ROBERT SWIFT: Capitol Matters: Trying to fill a budgetary hole
HARRISBURG - That Pennsylvania faces a difficult road ahead to enact a balanced state budget for fiscal 2014-15 no one disputes.
The main problem is that Pennsylvania faces an estimated $840 million revenue hole out of a $28 billion budget. Cost increases for public pension contributions and medical assistance that are unavoidable are outpacing anticipated growth in state tax revenue.
The legacy of earlier state spending cuts adds to the challenges facing Gov. Tom Corbett and state lawmakers as they try to fashion the next budget.
A reminder of this came when the County Commissioners Association of Pennsylvania called last week for restoring the $86 million, or 10 percent, cut in state aid to county-run human services programs made in 2012. The commissioners asked to have the cut restored over a three-year period.
This cut occurred as the Corbett administration started a new state human services block grant program. Thirty of the 67 counties are now in the block grant program, including Lackawanna, Luzerne, Schuylkill and Wayne counties in Northeast Pennsylvania.
The commissioners are big boosters of the block grants as a way to give them flexibility and ability to shift funds to provide a range of human services. Programs addressing community mental health, mental disabilities, dependent children, the homeless, substance abuse and welfare-related issues are under the block grant.
Commissioners favor giving the remaining counties the option of joining the block grant program if they choose. But they made it clear as they outlined 2014 priorities that flexibility and innovation only goes so far.
"Counties have done everything possible to make programs more efficient and to streamline operations," said Dauphin County Commissioner George Hartwick. "But it is clear that for counties to continue serving a growing population in need, human services funding levels must be restored to FY 2011-12 levels."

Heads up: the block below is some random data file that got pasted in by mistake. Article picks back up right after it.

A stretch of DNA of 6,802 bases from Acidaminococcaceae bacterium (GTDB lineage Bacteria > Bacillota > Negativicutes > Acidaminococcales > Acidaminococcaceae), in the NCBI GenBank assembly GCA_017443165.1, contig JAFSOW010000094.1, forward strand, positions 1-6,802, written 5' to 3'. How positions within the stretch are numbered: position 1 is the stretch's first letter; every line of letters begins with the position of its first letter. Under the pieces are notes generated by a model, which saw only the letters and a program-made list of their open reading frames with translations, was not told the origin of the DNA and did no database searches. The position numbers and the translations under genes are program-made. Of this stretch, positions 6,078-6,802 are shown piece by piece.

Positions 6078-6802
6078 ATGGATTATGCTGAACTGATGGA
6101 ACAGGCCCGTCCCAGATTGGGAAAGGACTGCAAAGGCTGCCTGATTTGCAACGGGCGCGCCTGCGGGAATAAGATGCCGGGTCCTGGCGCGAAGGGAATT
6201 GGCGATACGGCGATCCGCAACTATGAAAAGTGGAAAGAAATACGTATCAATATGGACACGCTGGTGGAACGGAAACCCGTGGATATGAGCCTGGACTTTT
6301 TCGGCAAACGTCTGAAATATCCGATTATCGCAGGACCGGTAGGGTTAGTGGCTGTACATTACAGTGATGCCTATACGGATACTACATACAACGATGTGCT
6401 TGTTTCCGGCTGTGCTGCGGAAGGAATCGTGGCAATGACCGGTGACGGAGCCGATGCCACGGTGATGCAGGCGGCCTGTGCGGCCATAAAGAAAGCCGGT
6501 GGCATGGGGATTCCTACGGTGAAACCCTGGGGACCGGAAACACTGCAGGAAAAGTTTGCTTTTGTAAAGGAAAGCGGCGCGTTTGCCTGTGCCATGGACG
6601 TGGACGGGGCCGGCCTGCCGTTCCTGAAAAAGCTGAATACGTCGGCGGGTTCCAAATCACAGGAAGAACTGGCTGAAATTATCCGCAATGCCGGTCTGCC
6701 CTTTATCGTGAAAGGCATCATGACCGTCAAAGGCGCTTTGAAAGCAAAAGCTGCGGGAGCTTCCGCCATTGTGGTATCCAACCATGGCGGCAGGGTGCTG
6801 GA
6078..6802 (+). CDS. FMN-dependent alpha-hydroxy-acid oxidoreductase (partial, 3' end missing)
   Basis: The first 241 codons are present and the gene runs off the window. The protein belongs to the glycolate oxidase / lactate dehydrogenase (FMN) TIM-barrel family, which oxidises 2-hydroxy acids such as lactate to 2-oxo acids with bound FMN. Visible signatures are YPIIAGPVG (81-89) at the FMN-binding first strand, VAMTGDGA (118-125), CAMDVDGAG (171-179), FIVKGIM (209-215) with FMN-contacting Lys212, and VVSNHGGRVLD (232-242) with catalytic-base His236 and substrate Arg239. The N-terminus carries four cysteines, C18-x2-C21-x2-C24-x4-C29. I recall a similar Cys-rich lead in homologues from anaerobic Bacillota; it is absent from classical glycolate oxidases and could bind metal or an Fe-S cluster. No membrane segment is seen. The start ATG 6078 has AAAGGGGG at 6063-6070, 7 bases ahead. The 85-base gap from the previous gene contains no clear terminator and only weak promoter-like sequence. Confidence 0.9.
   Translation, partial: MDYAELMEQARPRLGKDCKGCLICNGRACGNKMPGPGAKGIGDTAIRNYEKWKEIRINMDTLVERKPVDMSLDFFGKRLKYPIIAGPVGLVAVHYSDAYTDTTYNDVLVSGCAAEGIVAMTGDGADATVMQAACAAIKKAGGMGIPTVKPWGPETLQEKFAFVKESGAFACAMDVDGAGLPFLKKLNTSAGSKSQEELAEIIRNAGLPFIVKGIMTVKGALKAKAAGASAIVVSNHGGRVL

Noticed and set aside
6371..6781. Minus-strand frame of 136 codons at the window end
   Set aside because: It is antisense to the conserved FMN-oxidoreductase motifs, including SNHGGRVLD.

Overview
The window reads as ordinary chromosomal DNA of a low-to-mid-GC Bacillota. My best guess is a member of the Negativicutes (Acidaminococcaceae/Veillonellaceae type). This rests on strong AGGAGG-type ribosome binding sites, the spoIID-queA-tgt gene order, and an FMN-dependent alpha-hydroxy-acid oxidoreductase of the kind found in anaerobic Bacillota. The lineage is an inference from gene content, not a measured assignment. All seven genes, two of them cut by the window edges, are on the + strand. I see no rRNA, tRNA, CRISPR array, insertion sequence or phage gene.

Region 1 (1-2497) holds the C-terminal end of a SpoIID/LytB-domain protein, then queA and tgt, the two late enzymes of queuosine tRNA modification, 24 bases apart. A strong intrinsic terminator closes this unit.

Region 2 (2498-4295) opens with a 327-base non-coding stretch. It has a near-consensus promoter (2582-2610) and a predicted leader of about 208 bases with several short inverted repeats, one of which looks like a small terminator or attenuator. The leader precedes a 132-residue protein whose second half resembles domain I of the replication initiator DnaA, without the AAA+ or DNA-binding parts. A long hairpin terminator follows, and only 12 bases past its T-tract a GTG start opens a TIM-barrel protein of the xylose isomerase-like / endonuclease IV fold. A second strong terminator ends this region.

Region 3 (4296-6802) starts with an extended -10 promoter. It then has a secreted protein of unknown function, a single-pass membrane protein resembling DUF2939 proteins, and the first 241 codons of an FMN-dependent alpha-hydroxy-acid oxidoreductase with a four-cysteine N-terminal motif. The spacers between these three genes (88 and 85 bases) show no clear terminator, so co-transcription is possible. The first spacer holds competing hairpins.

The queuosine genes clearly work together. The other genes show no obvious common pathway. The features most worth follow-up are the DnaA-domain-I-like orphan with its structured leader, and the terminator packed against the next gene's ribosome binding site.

A newly renovated website for the General Assembly has earned an "A" grade from the Sunlight Foundation, a non-profit group promoting government transparency.
But a search of www.legis.state.pa.us last week failed to yield any of the legislative audit reports issued annually by the Legislative Audit Advisory Commission.
These reports have drawn increased scrutiny in recent years because they disclose the size of the uncommitted legislative surplus. The report showed a $140 million surplus in fiscal 2011-12.
Lawmakers say a surplus is needed to operate the Legislature in case of a future budget stalemate with the governor. But critics have questioned keeping a surplus when many state programs have been cut in recent years.
Lawmakers are now moving to post the audit reports on the website.
The public can offer suggestions for this website by using the Twitter hashtag #PAGAwebsite.
ROBERT SWIFT is Harrisburg bureau chief for Times-Shamrock Communications newspapers, of which The Daily/Sunday Review is a part.